WordPress Permalink Customisation – Caution For Beginners

Editorial Note, 12 August 2011

So, some things have changed since 2007 – I now use the very same permalink structure I warn against below. There are a few reasons for this:

  1. WordPress now deals with permalink structure changes much better these days and will automatically 301 redirect the old URLs for you (in most cases).
  2. Even if WordPress didn’t do it automatically, I’m now comfortable setting up 301 redirect via .htaccess (which is what I do, because I don’t quite trust leaving it to WordPress).
  3. Having the category in the permalink does provide SEO benefits – I don’t care so much about getting the keywords in the URL (you can get that through postname), but I do like the benefits for the site structure (pseudo folders creating a silo structure).

There are still some problems with the /%category%/%postname%/ permalink structure: if you have a lot of pages (more than 50ish), this permalink structure can really slow down your site. Having said that, even this problem is likely to disappear, as it looks like they’ll change the way this works in WordPress 3.3.

This is only my second post since launching www.scratch99.com and I’ve already changed the Permalink structure! In this article, I examine why my original structure:

        /%category%/%postname%/

doesn’t work for me. Continue reading

Is It Okay For Plugins To Promote Themselves?

The upcoming release of the DualFeeds plugin for WordPress includes an optional feature which promotes the plugin by displaying ‘Powered By DualFeeds’. I want to know what you think about this – is it okay for plugins to promote themselves? Continue reading

Where Have All The WordPress Plugin Lists Gone?

When I recently finished the LocalCurrency plugin, I tried adding it to the various WordPress plugin lists that exist and found that several are gone!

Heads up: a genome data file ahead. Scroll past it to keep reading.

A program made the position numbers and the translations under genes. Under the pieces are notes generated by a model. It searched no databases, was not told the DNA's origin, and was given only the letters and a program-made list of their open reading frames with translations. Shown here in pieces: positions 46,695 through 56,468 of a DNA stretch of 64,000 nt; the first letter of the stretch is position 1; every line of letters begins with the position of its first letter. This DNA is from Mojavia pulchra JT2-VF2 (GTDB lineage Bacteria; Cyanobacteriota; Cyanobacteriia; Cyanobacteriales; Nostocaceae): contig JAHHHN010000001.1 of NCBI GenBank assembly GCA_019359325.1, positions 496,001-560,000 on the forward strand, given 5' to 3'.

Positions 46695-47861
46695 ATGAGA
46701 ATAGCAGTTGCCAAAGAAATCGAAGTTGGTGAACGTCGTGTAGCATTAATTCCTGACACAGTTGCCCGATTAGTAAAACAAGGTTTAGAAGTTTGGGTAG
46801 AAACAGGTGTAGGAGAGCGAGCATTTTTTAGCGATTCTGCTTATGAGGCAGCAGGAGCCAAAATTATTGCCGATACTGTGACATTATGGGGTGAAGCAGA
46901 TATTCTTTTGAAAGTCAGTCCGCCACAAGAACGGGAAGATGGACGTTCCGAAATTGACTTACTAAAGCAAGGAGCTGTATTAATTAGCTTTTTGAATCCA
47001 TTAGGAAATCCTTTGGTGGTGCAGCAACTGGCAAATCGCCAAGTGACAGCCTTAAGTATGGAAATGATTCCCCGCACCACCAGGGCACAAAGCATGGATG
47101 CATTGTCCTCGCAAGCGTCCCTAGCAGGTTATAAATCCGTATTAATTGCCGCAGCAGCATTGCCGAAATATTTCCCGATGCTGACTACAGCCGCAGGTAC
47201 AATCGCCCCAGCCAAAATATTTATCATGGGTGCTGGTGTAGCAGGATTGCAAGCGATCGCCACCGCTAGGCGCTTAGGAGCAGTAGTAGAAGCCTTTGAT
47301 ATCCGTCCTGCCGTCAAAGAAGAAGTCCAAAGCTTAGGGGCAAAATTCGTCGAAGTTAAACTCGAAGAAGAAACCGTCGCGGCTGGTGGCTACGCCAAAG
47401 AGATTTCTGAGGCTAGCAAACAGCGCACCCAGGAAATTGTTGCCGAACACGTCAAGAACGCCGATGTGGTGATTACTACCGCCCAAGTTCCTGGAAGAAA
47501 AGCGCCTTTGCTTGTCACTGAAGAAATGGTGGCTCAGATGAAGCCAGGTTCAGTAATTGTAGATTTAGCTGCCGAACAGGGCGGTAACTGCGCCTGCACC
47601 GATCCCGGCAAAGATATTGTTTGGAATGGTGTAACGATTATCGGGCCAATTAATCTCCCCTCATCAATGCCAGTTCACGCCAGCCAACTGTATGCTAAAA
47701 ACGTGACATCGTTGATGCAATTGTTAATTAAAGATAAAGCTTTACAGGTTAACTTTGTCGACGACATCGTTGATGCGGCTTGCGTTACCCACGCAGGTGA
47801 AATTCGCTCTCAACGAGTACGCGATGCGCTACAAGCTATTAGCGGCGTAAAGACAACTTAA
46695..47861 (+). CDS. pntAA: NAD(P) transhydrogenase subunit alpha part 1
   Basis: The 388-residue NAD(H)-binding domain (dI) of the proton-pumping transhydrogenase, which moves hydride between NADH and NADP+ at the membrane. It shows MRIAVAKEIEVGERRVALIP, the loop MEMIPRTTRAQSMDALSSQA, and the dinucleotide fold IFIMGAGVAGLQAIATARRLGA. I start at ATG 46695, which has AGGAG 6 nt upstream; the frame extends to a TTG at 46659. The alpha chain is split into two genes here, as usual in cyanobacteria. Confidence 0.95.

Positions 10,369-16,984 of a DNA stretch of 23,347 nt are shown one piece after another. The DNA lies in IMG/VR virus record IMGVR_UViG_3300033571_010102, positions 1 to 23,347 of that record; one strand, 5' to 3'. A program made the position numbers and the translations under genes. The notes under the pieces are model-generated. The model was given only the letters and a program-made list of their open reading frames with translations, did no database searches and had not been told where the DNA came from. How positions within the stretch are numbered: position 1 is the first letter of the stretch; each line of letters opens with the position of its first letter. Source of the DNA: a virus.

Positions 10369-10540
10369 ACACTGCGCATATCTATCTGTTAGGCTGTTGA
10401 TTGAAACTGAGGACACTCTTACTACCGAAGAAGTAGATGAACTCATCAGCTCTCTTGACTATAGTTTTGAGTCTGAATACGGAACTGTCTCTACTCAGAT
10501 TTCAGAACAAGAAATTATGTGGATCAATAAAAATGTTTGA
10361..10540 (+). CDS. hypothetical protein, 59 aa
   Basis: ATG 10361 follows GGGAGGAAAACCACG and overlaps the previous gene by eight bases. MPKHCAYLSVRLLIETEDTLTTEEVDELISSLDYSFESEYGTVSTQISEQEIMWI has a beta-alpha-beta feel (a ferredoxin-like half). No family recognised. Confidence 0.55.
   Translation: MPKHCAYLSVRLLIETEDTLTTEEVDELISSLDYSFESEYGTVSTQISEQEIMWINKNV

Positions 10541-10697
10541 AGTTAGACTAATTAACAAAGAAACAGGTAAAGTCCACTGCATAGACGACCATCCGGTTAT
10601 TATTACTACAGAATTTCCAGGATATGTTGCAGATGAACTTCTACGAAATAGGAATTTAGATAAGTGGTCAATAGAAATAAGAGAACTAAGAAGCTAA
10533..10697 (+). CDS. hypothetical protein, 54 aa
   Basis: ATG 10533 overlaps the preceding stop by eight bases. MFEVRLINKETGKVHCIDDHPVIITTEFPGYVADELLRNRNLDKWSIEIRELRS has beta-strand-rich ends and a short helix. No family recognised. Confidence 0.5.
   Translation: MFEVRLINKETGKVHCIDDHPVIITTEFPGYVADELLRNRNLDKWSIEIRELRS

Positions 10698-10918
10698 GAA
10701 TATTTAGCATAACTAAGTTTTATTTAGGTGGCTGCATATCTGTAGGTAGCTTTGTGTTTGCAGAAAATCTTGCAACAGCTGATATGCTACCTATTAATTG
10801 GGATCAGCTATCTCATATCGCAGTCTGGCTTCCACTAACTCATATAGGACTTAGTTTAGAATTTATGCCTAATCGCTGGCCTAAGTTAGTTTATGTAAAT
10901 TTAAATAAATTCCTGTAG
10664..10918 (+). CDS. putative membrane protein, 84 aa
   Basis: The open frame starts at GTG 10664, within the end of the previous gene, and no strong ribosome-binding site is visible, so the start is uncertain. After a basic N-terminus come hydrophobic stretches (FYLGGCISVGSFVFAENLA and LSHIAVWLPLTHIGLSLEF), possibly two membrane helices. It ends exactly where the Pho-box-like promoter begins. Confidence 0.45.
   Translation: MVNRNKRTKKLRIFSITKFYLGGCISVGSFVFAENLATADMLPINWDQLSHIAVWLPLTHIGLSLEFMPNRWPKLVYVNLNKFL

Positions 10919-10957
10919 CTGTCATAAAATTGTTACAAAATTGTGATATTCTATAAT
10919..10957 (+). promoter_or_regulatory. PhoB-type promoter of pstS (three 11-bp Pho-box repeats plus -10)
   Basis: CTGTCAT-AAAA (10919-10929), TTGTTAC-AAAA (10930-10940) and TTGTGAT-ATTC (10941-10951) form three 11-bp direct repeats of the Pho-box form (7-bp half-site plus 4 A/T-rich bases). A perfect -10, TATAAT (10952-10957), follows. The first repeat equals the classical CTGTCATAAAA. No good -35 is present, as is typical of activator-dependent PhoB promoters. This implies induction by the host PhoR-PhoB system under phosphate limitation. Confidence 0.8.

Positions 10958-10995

I’m not talking about individual lists on people’s blogs listing which WordPress plugins they use.  There are many of these! I’m talking about complete lists or repositories of all WordPress plugins in existence (or as close as possible).

In this post I look at a several WordPress plugin lists which have been removed, are down, or don’t seem to have any people running them. Continue reading

NOT All My Loving – CommentLuv Deactivated

This post was supposed to be titled All My Loving and announce the adoption of the CommentLuv plugin. In combination with my very own KeywordLuv plugin, I would have indeed been giving you all my loving. Unfortunately, I had a problem with CommentLuv and have deactivated it. For now…

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Subscribe To Comments: Checked By Default Removed

Lesson to be learned: When you are sitting on semi exclusive news, POST IT! I originally wrote this on 29th March, but ran out of time to post it because of our move from China. Since then, Mark Jaquith himself has written about this, and others such as the Weblog Tools Collection have picked the story up. I decided I’d go ahead and post this, because my point about it being removed without warning still stands.

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WordPress Taking Out The What?

After listening to recent episodes of the WordPress Weekly podcast (episodes 67 and 68), I was surprised to learn that in future versions of WordPress, the Delete link will be replaced with Trash. Continue reading

Thoughts On The New WordPress Podcast – daWPshow

In case you missed it, there’s a new WordPress podcast in town: daWPshow. Fantastic! I think it’s great that people are willing to put their time into creating content about WordPress! Now, with that out of the way, I’m going to lay down some tough love for the show.